Until now, there’s been an unspoken assumption that rich and famous people, be they rock stars or Royals, deserve to have their dirty laundry aired in public if some clever reporter can sleuth it out. (I disagree, but that’s another post.) TNoW is suddenly being castigated for crossing the line by spying on ordinary people’s grief and worry, but who are we kidding here? TNoW only went after the stories its customers wanted to read. Was TNoW a vile scandal sheet whose management deserves to be raked over the coals for unethical journalism? You bet. But until consumers have the good taste and decency to turn away from that kind of garbage, it’s only a matter of time before another tabloid steps up to take TNOW’s place.
For someone who thinks ethics in business are important, Murdoch’s tumble is pure gold. I don’t have to argue in the abstract that ethical lapses can cause a business to lose buckets of money and important opportunities. I can just point to Murdoch – his story tells it all.
This paragraph probably conveys the essence of that essay.
It can be tempting for executives to look the other way when employees play fast and loose, especially if those employees create a competitive advantage for the company. Ultimately, however, those same executives will be held responsible when their employees’ misconduct becomes public. Rebekah Brooks just took a hard fall from grace, and Rupert Murdoch himself may not be far behind. News Corporation shareholders are already threatening a lawsuit. This scandal will cost the Murdoch empire millions in legal fees, to say nothing of the harm to its reputation and the value of its stock.
Murdoch wasn’t responsible for overseeing each of the many employees who work for News Corporation’s dozens of media outlets. But he was responsible for establishing and ethical corporate culture, ensuring that employees received reasonable oversight, and interceding when allegations of serious staff misconduct surfaced five years ago. Rumor has it that News Corporation’s stockholders are furious about management decisions that undermined the credibilityof the corporation and, with it, its stock price. They’re likely to demand Murdoch’s head on a platter, and I’ll bet they’ll eventually get it. Pride goeth, Mr. Murdoch … and it seems that you’re in for one heck of a fall.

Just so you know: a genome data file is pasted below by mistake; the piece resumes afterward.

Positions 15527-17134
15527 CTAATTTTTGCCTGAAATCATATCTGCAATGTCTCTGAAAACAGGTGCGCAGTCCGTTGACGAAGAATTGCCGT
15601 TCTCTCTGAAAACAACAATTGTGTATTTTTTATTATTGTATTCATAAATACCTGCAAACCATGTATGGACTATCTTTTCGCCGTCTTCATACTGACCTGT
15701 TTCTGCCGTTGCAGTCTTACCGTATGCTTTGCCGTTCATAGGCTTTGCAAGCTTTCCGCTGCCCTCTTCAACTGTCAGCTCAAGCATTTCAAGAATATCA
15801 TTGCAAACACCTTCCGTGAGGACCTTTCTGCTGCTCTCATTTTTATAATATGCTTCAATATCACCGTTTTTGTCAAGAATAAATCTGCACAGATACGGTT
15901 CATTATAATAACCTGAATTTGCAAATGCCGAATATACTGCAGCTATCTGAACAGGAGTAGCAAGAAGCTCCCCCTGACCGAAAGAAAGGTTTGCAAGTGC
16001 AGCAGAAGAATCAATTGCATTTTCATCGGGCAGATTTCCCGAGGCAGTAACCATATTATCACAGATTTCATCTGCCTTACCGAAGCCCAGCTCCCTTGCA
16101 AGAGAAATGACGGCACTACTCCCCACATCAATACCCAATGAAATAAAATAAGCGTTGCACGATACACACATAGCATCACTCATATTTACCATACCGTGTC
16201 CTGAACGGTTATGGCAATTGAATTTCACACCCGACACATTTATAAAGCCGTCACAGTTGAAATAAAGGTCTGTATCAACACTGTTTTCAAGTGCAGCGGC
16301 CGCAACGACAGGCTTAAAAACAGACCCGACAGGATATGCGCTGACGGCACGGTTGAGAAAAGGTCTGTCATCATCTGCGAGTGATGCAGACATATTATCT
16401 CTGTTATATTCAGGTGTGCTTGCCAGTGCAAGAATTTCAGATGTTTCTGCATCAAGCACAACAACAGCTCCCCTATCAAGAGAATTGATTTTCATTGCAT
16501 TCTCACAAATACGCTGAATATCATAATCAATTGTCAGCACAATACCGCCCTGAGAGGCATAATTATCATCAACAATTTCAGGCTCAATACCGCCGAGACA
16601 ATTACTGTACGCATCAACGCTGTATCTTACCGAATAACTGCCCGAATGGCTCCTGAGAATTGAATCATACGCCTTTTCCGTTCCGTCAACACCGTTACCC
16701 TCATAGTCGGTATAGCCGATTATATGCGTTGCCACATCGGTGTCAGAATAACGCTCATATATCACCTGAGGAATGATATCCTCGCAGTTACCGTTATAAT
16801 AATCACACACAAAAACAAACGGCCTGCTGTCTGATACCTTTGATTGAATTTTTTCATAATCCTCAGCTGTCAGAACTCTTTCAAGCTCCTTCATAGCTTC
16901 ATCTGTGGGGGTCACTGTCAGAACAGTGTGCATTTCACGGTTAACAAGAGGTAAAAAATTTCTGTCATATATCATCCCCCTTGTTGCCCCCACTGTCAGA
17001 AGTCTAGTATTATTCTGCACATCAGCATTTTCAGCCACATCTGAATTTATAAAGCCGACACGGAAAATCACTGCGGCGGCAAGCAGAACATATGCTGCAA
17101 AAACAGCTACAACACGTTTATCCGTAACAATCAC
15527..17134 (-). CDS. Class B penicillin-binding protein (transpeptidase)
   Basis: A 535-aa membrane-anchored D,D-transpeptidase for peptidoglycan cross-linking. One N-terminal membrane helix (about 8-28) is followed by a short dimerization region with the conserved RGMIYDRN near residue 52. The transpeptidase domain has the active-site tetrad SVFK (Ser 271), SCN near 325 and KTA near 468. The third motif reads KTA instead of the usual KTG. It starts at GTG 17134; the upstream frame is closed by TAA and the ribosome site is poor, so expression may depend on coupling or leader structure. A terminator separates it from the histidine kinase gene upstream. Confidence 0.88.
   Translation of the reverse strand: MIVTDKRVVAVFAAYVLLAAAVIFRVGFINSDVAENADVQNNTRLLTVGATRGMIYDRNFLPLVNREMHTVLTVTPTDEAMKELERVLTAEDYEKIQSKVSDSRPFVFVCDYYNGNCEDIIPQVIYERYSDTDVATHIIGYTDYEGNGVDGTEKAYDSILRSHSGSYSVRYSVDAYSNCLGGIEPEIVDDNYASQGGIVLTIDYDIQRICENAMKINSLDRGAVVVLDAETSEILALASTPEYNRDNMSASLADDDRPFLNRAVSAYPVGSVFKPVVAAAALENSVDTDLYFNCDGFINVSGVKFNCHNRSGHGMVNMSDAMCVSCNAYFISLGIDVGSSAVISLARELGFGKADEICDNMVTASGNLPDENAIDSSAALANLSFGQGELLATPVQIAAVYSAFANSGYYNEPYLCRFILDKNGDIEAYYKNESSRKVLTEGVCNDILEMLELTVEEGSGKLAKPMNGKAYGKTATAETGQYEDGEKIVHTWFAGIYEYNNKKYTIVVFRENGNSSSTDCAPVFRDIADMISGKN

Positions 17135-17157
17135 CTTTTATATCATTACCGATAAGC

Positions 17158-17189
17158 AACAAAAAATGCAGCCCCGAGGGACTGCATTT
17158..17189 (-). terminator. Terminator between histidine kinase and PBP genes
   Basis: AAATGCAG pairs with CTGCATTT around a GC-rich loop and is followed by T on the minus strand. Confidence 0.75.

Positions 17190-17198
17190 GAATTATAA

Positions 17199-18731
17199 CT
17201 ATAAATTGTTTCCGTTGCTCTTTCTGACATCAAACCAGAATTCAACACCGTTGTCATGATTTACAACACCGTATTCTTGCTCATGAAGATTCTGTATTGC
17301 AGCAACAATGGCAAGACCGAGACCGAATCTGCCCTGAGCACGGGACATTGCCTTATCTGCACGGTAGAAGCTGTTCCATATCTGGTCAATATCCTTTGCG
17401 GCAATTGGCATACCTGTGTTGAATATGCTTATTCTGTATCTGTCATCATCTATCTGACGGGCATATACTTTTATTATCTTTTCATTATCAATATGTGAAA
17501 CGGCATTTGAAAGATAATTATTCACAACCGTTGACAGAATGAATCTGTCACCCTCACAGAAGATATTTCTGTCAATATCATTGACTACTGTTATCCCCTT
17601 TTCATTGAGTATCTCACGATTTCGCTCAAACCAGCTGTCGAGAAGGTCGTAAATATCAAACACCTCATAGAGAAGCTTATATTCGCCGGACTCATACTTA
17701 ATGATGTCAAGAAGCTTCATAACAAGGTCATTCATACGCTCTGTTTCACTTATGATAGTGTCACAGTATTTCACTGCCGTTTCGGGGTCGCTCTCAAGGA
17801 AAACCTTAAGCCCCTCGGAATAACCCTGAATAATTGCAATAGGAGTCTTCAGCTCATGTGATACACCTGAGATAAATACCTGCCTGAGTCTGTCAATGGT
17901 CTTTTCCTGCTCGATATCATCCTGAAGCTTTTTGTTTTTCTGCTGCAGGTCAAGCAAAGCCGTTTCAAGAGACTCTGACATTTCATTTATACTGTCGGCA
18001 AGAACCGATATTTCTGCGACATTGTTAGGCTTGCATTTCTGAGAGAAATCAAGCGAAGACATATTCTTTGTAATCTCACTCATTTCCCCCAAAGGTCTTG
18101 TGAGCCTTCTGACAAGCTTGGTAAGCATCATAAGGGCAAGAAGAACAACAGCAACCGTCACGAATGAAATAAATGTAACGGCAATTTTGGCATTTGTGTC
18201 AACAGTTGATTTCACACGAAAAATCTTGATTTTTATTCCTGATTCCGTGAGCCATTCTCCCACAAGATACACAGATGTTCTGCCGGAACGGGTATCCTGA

I recommend you read all four postings, put Ms. Bloom’s web site on your favorites and consider subscribing.
This is my list of the Business Ethics Blogs that I have been impressed with. Some of these blogs are controversial choices but I went and looked at some other lists and was pretty shocked by what they thought was relevant. It seems there is no fixed criteria, so I will try to choose as best I can.
My selection process ran like this. I’ve been blogging on this web site for more than a year. I’ve had the pleasure of meeting many other bloggers and many were involved in one way or another with business ethics. So, I already had the beginnings of a list from my web contacts and regularly cruising the net for similar web sites to mine. In addition for this project I went to Google and read the first 1200 entries under the search, business ethics blog, and then 2000 entries under the search, business ethics. Nevertheless I do not believe for a moment that this list is complete or will make everyone happy.
If you want to be on it and you’re not, let me know. If you want your blog removed or some particular thing said about it, you should let me know that as well. I have no objection to any reasonable claim. In fact, whether you wish to criticize or praise, comment! The only thing you might want to know when you comment is that I often post comments as blog entries. Now before you assume that I am going to butcher your comment, be aware that I print every word, every comma, exactly as it was written and in full. I may disagree with you but I will not rearrange your writing to diminish the power of your words.